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      Element X for Android and iOS is a whole new approach to the Matrix messaging app

      GadgeteerZA · / gadgeteerza-tech-blog · 6 days ago - 09:57 · 1 minute

    A bit like Telegram has a Telegram X for highlighting new beta features (no neither have anything at all to do with the X network), so has Element now "ignited" their Element X messenger. It will eventually become the main Element app.

    The reason it is different, is that it uses the new Matrix API called Sliding Sync, and they are not joking when they say it is 6,000 times faster than the classic Element app. That slick speed is immediately noticeable. They have also integrated Matrix's own voice and video chat (or will be later on in X) instead of using Jitsi meetings as an external service.

    The other thing is that the UI is much improved too. This is all with the aim of making Element X become a preferred instant messenger for everyone. Yes, there is Signal and other E2EE messengers, but have you noticed you still require a phone number and / or e-mail to register with Signal? Element has been re-developed natively using Rust for both Android and iOS, so updating it will be easier in future.

    Matrix, as a service, is starting to become really interesting. Apart from the one big server most of us know, it is also a service that is self-hosted by many organisations, individuals, as well as governments to ensure maximum privacy as well as control. This allows those organisations to fully verify who connects, and to enforce E2EE in rooms and chats.

    But where Matrix really differentiates itself, is its ability to do numerous types of bridges, and to interconnect with WhatsApp, XMPP, IRC, Telegram, and many more services. This is why Beeper uses Matrix to power their services.

    So with this move to Element X, Matrix is clearly being strongly positioned for the future, and it is also clear that Matrix was not satisfied with just incremental adoption and advances in their technology.

    Just note that although the iOS and Android apps are available now in the official stores, the Android APK install file can also be obtained directly from the linked GitHub project location under Releases.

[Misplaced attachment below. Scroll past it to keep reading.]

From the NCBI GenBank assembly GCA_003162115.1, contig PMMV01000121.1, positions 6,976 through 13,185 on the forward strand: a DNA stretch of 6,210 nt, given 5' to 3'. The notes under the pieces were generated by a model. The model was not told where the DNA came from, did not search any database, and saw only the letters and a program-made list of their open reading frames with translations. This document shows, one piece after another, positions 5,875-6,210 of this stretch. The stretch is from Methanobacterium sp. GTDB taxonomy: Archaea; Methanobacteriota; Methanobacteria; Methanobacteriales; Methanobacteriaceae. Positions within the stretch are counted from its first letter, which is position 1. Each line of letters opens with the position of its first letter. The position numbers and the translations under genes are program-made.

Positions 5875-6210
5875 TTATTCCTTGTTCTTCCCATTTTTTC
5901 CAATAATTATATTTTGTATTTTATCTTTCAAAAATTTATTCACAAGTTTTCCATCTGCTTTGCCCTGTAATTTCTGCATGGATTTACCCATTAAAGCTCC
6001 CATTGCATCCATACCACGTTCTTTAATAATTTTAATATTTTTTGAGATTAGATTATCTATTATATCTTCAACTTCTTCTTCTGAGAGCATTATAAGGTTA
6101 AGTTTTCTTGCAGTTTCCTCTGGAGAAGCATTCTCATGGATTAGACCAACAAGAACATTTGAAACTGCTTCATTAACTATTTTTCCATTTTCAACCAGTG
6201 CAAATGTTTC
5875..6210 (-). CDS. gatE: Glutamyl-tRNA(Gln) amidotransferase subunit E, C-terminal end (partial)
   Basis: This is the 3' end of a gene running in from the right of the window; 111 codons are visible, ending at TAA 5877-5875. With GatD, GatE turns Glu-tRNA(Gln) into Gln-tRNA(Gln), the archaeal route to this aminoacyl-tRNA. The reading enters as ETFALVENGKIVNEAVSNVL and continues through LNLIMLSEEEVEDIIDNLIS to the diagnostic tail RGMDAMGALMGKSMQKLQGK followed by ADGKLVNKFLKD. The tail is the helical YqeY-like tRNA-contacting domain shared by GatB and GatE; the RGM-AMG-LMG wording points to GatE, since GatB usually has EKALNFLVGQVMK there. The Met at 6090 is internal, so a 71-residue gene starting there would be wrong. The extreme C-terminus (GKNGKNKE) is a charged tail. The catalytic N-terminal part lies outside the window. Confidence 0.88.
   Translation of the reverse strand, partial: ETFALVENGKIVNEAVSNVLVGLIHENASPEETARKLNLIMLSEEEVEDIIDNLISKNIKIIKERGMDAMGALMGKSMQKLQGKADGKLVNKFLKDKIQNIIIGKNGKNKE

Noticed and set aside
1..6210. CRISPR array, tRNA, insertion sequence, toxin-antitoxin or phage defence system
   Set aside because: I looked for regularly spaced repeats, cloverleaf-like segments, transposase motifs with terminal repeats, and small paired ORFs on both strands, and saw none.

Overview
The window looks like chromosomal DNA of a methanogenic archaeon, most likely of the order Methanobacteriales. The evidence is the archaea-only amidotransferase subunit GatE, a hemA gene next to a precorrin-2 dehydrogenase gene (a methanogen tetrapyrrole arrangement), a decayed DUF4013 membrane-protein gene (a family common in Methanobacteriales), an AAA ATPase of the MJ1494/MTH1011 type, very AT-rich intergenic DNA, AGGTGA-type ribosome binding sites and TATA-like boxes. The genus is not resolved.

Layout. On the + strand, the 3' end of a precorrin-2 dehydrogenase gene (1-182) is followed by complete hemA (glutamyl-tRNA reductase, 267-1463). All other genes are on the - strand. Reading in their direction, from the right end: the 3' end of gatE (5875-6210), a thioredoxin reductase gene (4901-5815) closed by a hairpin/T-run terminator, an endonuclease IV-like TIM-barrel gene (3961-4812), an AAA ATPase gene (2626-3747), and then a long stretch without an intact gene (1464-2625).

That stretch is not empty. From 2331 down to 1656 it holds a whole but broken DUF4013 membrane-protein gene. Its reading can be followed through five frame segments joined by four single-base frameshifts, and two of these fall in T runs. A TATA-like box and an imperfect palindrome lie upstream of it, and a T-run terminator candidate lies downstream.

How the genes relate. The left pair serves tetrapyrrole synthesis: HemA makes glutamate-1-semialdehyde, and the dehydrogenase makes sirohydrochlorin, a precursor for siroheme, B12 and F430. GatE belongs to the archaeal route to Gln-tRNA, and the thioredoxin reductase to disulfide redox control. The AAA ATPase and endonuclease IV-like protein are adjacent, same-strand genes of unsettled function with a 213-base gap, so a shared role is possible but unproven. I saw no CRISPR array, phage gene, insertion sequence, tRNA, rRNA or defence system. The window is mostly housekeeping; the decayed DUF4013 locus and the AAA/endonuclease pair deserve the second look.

#technology #opensource #Matrix #privacy #messengers

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      Another Sisyphus, Timothée Jaussoin


    • 5 days ago - 04:08 Another Sisyphus


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      Obtainium installs and updates Android Apps directly from their releases pages, with notifications for updates

      GadgeteerZA · / gadgeteerza-tech-blog · 6 days ago - 09:02 · 1 minute

    This open-source and privacy-respecting app will install from a number of popular locations such as GitHub, GitLab, Codeberg, F-Droid, IzzyOnDroid, SourceForge, Huawei AppGallery, APKPure, and many more.

    The Obtainium app is ideal if you already avoid the Google Play Store and prefer to get your apps from these locations, where the source code is published directly. This is also suited to users who like to get the latest pre-releases for the developers, to test out. For those who really value privacy and a de-Googled experience, then they will usually already be sourcing their apps manually from these locations. This app makes that process easier.

    The onus though is on the user of this app, especially the first time when selecting the source, to be very sure it is the correct and valid source. This is not an official Play Store where that sort of validation is 'most' done for you. So, if you are a search, click to install person without worrying, then you may be better off with using the official Play Store, from a security perspective, or possibly the F-Droid app store.

    The app tracks updates locally from the app, so it is not relying on any cloud notification pushes.


    #technology #opensource #privacy #Obtainium

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      Linux Installation Date: How to Discover Your System’s Age

      GadgeteerZA · / gadgeteerza-tech-blog · 7 days ago - 17:37

    Have you ever found yourself pondering the age of your Linux system? Perhaps you’ve inherited a computer or are curious about when you first set up your trusty Linux machine.

    In the linked article, they show you a straightforward and efficient method to uncover the installation date of your Linux system using just a single command, as well as a few other options too.

    One of the most universal methods is to use: stat / | awk '/Birth: /{print $2 " " substr($3,1,5)}' or you could even just type stat /.